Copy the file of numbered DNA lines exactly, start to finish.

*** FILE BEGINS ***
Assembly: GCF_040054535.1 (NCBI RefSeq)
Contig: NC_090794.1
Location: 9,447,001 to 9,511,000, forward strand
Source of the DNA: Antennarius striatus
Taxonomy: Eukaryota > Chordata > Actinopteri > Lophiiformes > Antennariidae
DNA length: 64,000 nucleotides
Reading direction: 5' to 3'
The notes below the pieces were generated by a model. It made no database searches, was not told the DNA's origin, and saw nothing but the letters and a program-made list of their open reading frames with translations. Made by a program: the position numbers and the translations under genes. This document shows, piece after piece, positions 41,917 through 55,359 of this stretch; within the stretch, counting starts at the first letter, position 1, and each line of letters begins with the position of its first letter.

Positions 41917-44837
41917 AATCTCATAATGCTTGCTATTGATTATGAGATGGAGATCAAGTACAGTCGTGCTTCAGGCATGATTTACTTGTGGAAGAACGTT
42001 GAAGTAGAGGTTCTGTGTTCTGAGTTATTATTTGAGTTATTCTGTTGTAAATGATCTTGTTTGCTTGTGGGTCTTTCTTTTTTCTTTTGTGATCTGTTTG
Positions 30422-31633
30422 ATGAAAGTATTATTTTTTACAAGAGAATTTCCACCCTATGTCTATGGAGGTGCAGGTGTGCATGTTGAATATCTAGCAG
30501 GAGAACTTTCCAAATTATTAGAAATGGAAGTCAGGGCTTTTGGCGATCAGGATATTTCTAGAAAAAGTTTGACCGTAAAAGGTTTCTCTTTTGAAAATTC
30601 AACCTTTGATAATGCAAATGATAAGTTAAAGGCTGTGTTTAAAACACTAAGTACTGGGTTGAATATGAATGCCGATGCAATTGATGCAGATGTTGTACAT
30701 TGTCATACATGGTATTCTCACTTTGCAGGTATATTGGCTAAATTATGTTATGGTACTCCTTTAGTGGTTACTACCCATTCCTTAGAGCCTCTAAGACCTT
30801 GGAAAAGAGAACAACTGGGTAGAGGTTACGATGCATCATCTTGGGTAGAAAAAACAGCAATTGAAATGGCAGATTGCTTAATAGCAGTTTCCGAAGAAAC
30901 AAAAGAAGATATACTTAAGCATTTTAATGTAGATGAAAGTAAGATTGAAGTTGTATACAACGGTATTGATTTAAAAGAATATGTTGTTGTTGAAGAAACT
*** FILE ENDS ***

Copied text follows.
Assembly: GCF_040054535.1 (NCBI RefSeq)
Contig: NC_090794.1
Location: 9,447,001 to 9,511,000, forward strand
Source of the DNA: Antennarius striatus
Taxonomy: Eukaryota > Chordata > Actinopteri > Lophiiformes > Antennariidae
DNA length: 64,000 nucleotides
Reading direction: 5' to 3'
The notes below the pieces were generated by a model. It made no database searches, was not told the DNA's origin, and saw nothing but the letters and a program-made list of their open reading frames with translations. Made by a program: the position numbers and the translations under genes. This document shows, piece after piece, positions 41,917 through 55,359 of this stretch; within the stretch, counting starts at the first letter, position 1, and each line of letters begins with the position of its first letter.

Positions 41917-44837
41917 AATCTCATAATGCTTGCTATTGATTATGAGATGGAGATCAAGTACAGTCGTGCTTCAGGCATGATTTACTTGTGGAAGAACGTT
42001 GAAGTAGAGGTTCTGTGTTCTGAGTTATTATTTGAGTTATTCTGTTGTAAATGATCTTGTTTGCTTGTGGGTCTTTCTTTTTTCTTTTGTGATCTGTTTG
Positions 30422-31633
30422 ATGAAAGTATTATTTTTTACAAGAGAATTTCCACCCTATGTCTATGGAGGTGCAGGTGTGCATGTTGAATATCTAGCAG
30501 GAGAACTTTCCAAATTATTAGAAATGGAAGTCAGGGCTTTTGGCGATCAGGATATTTCTAGAAAAAGTTTGACCGTAAAAGGTTTCTCTTTTGAAAATTC
30601 AACCTTTGATAATGCAAATGATAAGTTAAAGGCTGTGTTTAAAACACTAAGTACTGGGTTGAATATGAATGCCGATGCAATTGATGCAGATGTTGTACAT
30701 TGTCATACATGGTATTCTCACTTTGCAGGTATATTGGCTAAATTATGTTATGGTACTCCTTTAGTGGTTACTACCCATTCCTTAGAGCCTCTAAGACCTT
30801 GGAAAAGAGAACAACTGGGTAGAGGTTACGATGCATCATCTTGGGTAGAAAAAACAGCAATTGAAATGGCAGATTGCTTAATAGCAGTTTCCGAAGAAAC
30901 AAAAGAAGATATACTTAAGCATTTTAATGTAGATGAAAGTAAGATTGAAGTTGTATACAACGGTATTGATTTAAAAGAATATGTTGTTGTTGAAGAAACT